By Khurram Habib
New Delhi, Dec 9 (IANS) Over five years after the Supreme Court of India declared the Board of Control for Cricket in India (BCCI) as a public body discharging public functions, West Indies cricket has taken cue from the Indian apex court’s observation and has classified Cricket West Indies (CWI) in the same bracket.
A task force established under the chairmanship of Don Wehby — a former Jamaican minister and business executive who was invited by CWI to undertake a review of the corporate governance framework and to recommend changes to enhance stakeholder trust and ensure more transparency and accountability — has quoted the Supreme Court of India’s observation in its report.
“In its strategic planning over the past decade, CWI makes reference to the inclusion of critical stakeholders in its governance structure. That suggests implicitly a recognition of the fact, and law, that cricket is a public good in the region and that CWI carries out a public function,” the Wehby Report says.
“…we consider it highly pertinent, and therefore quote as applicable to West Indies cricket, the statement of the Supreme Court of India in its ruling that cricket is a public good in India, with CWI holding a status commensurate with that of BCCI pronounced upon by the court,” adds the Wehby Report before it mentions the entire order of the Supreme Court of India.
“As noted repeatedly by the Supreme Court in India, cricket is a public good, and therefore its management and control is a public function. CWI should exercise that public function on behalf of the people of the region as a public good. Despite its stated commitment to the transformation of the governance of CWI to one which truly and effectively carries out a public function, CWI remains a privately-run entity. While CWI has vacillated and resisted change, West Indies teams have descended to the bottom of the international rankings and CWI has moved from crisis to crisis financially,” the report further adds.
The report observes that CWI is facing criticism and a lack of confidence and support from public and stakeholder groups across the region.
“CWI is approaching the mid-way point of its 2018-2023 strategic plan and its finances remain unfavourable with the reality of cyclical revenue flows and diminishing sponsorship opportunities. It faces criticism and a lack of confidence and support from the public and stakeholder groups across the region including governments,” the report says.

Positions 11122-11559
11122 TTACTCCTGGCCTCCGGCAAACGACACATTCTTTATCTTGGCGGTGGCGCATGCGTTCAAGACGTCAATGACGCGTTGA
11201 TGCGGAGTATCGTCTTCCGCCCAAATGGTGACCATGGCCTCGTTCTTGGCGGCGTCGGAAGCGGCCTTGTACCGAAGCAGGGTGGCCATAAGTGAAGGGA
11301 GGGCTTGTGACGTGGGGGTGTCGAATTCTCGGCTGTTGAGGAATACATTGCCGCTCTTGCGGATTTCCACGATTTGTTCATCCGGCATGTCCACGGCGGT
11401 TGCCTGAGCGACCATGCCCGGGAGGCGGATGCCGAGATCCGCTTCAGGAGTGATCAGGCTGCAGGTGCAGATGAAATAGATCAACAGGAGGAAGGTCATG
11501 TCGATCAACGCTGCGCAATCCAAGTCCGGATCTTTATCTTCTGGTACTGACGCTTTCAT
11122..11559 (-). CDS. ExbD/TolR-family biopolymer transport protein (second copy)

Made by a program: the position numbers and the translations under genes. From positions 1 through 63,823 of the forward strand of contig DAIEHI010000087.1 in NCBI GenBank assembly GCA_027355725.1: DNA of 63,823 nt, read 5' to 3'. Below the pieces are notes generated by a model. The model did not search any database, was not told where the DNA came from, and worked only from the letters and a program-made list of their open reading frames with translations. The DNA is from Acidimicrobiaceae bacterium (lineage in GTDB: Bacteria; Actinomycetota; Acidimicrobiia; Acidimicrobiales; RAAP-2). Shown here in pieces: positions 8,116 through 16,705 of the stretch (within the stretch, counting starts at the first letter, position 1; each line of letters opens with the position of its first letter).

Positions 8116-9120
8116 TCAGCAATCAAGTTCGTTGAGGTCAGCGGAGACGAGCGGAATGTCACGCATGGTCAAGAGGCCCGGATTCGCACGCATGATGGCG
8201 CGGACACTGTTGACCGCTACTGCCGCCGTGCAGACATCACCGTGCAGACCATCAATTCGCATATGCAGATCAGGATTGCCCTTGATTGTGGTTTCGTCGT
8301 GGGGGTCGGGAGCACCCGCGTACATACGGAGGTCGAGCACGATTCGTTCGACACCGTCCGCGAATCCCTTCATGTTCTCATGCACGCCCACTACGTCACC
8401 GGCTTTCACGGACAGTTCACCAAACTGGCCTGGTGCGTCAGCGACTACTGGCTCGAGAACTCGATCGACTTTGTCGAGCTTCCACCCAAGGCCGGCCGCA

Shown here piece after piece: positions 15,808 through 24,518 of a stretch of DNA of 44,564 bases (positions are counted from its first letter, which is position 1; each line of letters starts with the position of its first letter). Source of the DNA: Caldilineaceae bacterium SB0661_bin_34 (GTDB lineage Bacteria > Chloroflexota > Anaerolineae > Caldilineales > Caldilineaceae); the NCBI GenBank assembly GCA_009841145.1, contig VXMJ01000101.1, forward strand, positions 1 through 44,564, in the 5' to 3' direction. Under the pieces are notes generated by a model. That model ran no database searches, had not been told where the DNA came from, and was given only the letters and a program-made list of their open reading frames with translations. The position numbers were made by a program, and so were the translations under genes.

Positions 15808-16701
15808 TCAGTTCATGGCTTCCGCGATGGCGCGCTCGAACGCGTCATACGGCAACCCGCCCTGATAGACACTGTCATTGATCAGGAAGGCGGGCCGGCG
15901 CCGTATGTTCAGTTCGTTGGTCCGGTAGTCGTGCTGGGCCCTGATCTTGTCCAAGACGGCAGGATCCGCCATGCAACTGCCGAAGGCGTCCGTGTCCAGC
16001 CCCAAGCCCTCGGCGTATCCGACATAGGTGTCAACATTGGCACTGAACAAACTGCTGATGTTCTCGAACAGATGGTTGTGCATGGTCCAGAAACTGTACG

Retired Chief Justice of India RM Lodha, the architect of the BCCI reforms that led to a new constitution, told IANS, “This is actually basic template for good governance and good management of cricket. It brings accountability, brings transparency, and it brings the stakeholders, i.e. the public at large, at the forefront because it is their interest which is taken care of at every stage.”
Lodha admitted that implementation has been a problem in India.
“When SC accepted (the reforms), our point of view was already vindicated, but it is the implementing agencies that are creating havoc. They are not honestly implementing it. Otherwise SC, in the first order of July 18, 2016, accepted every word of it,” he said.
The Wehby report also says that most of the cricket boards, including India’s, have reformed their boards’ governance structures. However, the Windies task force looks at Cricket Australia, England and Wales Cricket Board and New Zealand Cricket primarily as it deems them more pertinent to CWI.
A Supreme Court of India bench, headed by Justice TS Thakur had, in January 2015, rejected BCCI’s claim of being a private body and appointed the Lodha committee to suggest reforms.
“Any organisation or entity that has such pervasive control over the game (of cricket) and its affairs and such powers as can make dreams end up in smoke or come true cannot be said to be undertaking any private activity,” the bench had said back then.
“The functions of the board are clearly public functions, which, till such time the state intervenes to take over the same, remain in the nature of public functions, no matter discharged by a society registered under the Registration of Societies Act… it cannot be said that the functions are not public functions or that the entity discharging the same is not answerable on the standards generally applicable to judicial review of State action,” it had also stated.